A year ago today I reached my ďgoal weightĒ of 135 pounds, after starting at 257 pounds less than a year earlier. In the past year, my weight has fluctuated up and down in a 10 pound range (132 to 142), usually for no particular reason (I think itís my metabolism settling in at my new weight). It generally stays in the 134 to 137 range. Today I weigh Ö 135.
At first, I was thinking that it had been a wasted year because I ended up at the same weight that I started. Then I realized that I have never before maintained ANY weight for a year, let alone a ďnormalĒ weight. Itís the classic ďis the glass half empty or half fullĒ situation ó would I like to weigh less? Sure. Am I glad I don't weight more? Absolutely!
So I had to stop and think of what has changed over the past year, if not the scale (and I will be the first to admit that I am WAY too hung up on those numbers!). A year ago, my body fat % was 16%. Today it is somewhere between 12.5 and 14% (depending on the measurement). So Iíve gained muscle and lost fat. My calves are finally getting smaller (my fattest body part by far ó when my trainer does the nine-point BF on me, everything is single digits except my darn calves, but they are slowly going down). My size 4 pants are loose on me ó some are a little too loose. Iím stronger and run now. The changes are small, but there, nonetheless.
So this led me to reflect on the lessons that Iíve learned in the past year (when I was doing cardio yesterday, of course!) and I had some thoughts that Iíd like to share:
Maintenance is harder than losing:
I heard this when I was losing weight and I thought ďYouíve got to be kidding! What could be easier than maintaining your weight?Ē Believe it and prepare for it ó itís true. I have the utmost respect and admiration for anyone -- like our Karen -- who has lost AND KEPT OFF (for 12+ years!) a significant amount of weight.
Maintenance doesnít look any different than losing:
I eat the same foods in pretty much the same quantities, work out just as intensely and often, and do as much cardio. I may eat 100-200 more calories per day ó thatís it. You have to run hard just to stay in place.
Iím addicted to exercise:
Hurray! Without a doubt, exercise (cardio and weights) has been the key to me losing and keeping off 122 pounds.
I still have food cravings:
I fight the food demons every day ó they havenít magically disappeared.
I screw up:
I eat something unplanned, feel guilty, and the scale inevitably will go up. But ó I stop. I havenít ďbingedĒ for more than a 15 minute stretch at a time and have never let it turn into a day or longer.
No one can make me fat again except for me:
The great truth -- only I control the hand that puts the food in my mouth.
I recognize my problem times and try to create a strategy:
Mine are when I am over-hungry or over-tired. I have to be sure never to let myself get too hungry or else I canít ever get full. When Iím really tired, I lose all will-power. My worst days have been the ones when Iíve gotten almost no sleep the night before.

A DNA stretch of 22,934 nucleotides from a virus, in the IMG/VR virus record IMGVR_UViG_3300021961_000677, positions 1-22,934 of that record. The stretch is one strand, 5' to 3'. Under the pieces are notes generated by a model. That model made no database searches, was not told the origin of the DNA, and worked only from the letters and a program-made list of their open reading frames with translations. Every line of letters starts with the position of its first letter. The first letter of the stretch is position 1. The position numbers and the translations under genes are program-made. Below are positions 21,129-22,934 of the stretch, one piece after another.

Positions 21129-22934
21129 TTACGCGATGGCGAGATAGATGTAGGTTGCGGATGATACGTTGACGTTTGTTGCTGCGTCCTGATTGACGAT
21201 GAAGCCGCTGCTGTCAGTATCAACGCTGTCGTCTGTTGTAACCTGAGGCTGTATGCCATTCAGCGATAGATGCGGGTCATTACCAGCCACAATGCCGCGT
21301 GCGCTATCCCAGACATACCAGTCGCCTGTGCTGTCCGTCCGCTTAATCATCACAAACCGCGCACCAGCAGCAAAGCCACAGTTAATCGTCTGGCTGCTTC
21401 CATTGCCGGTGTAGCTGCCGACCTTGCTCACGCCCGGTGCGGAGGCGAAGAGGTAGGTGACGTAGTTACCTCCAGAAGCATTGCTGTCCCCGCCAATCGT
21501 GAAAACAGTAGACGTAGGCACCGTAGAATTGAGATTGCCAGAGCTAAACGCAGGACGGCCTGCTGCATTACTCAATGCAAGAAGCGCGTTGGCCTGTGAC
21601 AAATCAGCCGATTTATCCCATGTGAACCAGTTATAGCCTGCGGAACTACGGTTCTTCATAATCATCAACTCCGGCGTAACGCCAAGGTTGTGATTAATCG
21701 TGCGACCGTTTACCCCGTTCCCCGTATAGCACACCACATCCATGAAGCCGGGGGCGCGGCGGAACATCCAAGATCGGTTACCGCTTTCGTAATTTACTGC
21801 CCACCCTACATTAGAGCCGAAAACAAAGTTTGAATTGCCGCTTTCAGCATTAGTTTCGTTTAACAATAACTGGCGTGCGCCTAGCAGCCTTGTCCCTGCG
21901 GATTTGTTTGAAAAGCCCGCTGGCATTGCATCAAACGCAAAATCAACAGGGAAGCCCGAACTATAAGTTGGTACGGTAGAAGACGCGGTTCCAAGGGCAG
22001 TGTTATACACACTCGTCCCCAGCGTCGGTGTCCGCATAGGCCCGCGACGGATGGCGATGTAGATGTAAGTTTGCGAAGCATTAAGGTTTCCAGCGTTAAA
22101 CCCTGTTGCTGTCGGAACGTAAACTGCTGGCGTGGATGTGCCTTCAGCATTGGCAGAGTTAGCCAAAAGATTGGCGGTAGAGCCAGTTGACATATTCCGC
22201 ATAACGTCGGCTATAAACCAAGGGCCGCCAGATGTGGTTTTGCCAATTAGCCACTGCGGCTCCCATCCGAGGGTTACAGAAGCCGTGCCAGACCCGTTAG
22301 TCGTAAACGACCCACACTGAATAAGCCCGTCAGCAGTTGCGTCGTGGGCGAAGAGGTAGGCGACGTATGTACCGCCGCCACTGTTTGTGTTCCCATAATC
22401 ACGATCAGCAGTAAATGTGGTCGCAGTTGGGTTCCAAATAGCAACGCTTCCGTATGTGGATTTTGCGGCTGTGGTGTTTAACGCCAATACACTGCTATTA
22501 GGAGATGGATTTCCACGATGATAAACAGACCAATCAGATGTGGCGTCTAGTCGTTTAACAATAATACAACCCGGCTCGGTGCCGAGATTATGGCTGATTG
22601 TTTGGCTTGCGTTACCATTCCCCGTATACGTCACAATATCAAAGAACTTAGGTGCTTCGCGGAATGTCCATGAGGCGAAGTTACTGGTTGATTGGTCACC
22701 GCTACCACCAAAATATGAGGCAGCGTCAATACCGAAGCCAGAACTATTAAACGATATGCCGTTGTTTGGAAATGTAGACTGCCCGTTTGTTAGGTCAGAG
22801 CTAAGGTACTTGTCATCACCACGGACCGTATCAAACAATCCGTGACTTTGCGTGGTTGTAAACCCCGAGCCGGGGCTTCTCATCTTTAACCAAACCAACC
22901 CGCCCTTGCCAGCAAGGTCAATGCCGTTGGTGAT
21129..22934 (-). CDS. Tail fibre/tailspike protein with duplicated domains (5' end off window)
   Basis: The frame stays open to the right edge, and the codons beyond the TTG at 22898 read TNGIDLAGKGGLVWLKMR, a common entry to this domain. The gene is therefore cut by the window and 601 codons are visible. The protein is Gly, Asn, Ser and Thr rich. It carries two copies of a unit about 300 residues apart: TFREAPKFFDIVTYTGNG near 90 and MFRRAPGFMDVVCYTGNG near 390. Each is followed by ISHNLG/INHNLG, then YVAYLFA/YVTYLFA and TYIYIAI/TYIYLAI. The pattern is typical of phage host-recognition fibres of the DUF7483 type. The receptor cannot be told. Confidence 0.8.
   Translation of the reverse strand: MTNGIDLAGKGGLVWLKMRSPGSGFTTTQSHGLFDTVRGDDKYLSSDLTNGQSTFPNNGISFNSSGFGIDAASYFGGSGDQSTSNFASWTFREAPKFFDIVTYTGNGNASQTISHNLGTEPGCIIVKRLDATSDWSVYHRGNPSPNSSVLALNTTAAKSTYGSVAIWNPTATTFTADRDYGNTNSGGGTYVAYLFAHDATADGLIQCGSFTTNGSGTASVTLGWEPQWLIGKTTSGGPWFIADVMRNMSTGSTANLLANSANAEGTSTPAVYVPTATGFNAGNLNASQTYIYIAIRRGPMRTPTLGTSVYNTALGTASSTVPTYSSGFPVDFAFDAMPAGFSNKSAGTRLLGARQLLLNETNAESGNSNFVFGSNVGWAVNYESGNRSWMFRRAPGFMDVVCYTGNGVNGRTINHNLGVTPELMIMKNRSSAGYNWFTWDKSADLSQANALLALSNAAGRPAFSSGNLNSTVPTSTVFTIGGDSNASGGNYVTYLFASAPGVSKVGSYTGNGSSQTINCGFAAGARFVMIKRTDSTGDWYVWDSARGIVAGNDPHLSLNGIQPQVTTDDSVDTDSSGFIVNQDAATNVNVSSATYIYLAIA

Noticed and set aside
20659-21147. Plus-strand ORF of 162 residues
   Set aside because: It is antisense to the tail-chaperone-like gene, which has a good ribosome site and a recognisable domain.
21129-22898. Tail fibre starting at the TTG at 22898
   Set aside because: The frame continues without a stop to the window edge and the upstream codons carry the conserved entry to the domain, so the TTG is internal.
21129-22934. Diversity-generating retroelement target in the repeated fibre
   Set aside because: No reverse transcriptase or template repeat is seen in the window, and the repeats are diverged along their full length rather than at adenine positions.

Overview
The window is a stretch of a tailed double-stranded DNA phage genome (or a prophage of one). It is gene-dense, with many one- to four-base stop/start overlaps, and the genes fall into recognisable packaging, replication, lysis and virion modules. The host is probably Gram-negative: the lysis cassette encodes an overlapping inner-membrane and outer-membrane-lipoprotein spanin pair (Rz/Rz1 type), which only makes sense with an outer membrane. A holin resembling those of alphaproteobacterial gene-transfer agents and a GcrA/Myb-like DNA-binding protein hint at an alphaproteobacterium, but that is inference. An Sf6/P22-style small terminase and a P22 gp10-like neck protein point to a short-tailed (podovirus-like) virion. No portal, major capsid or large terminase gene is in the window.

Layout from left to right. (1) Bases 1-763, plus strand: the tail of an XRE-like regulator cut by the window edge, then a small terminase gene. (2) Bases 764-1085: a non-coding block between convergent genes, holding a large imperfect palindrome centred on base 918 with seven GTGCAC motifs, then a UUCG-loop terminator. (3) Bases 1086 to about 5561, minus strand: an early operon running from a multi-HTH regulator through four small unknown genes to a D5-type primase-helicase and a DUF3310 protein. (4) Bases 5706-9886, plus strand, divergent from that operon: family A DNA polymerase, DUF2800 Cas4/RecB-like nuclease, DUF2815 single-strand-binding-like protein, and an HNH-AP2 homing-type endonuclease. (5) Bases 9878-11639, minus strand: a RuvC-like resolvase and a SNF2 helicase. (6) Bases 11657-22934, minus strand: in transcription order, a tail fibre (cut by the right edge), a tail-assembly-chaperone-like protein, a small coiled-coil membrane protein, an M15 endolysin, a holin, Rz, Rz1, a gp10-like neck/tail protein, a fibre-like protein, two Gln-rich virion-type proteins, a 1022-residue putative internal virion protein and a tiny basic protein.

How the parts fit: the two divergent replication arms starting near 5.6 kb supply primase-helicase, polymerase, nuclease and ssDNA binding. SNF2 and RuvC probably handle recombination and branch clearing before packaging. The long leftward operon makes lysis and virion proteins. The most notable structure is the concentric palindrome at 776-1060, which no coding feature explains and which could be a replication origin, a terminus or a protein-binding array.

I still plan and weigh and measure:
I use Fitday.com and plan my meals the night before and write down everything that I eat. I weigh and measure portions simply because I know that I underestimate when I am hungry. I make lists of strategies of what to do when I am tempted to eat the wrong food. I still need this control over my eating just like I did when I was losing.
Excess skin is a problem that does not magically go away:
I ended up having plastic surgery to get rid of some of the huge amount of skin that was left over after my weight loss and will need more. I am more than thrilled with the results.
Self-talk is critical:
98% of weight loss and maintenance happens in your head, I think, and you have to talk yourself through all the challenges that each day presents. Every day I wake up and tell myself it's going to be a great day (and, hey, it usually is!)
People treat you differently when you have lost a lot of weight:
I have lost friends and gained friends and my DH has been alternately perplexed and alarmed and thrilled.
Clothes shopping is so much more fun:
At first I was unthinkingly buying clothes in the styles that I had previously worn until I realized that I could wear shirts tucked in and little crop tops and sleeveless etc. So then I swore that I would never again wear pants with elastic waists (except for gym pants) or sensible underwear or T-shirts to cover my butt. Scratch the surface and Iím the one in the fuchsia lace!
Having this group to turn to for support is priceless!
Iíve made it for 365 days. Iíve been through Christmas and Thanksgiving, my birthday, two surgeries, and a bad mammogram without turning to food for comfort or celebration.
So hereís to another year, one day at a time!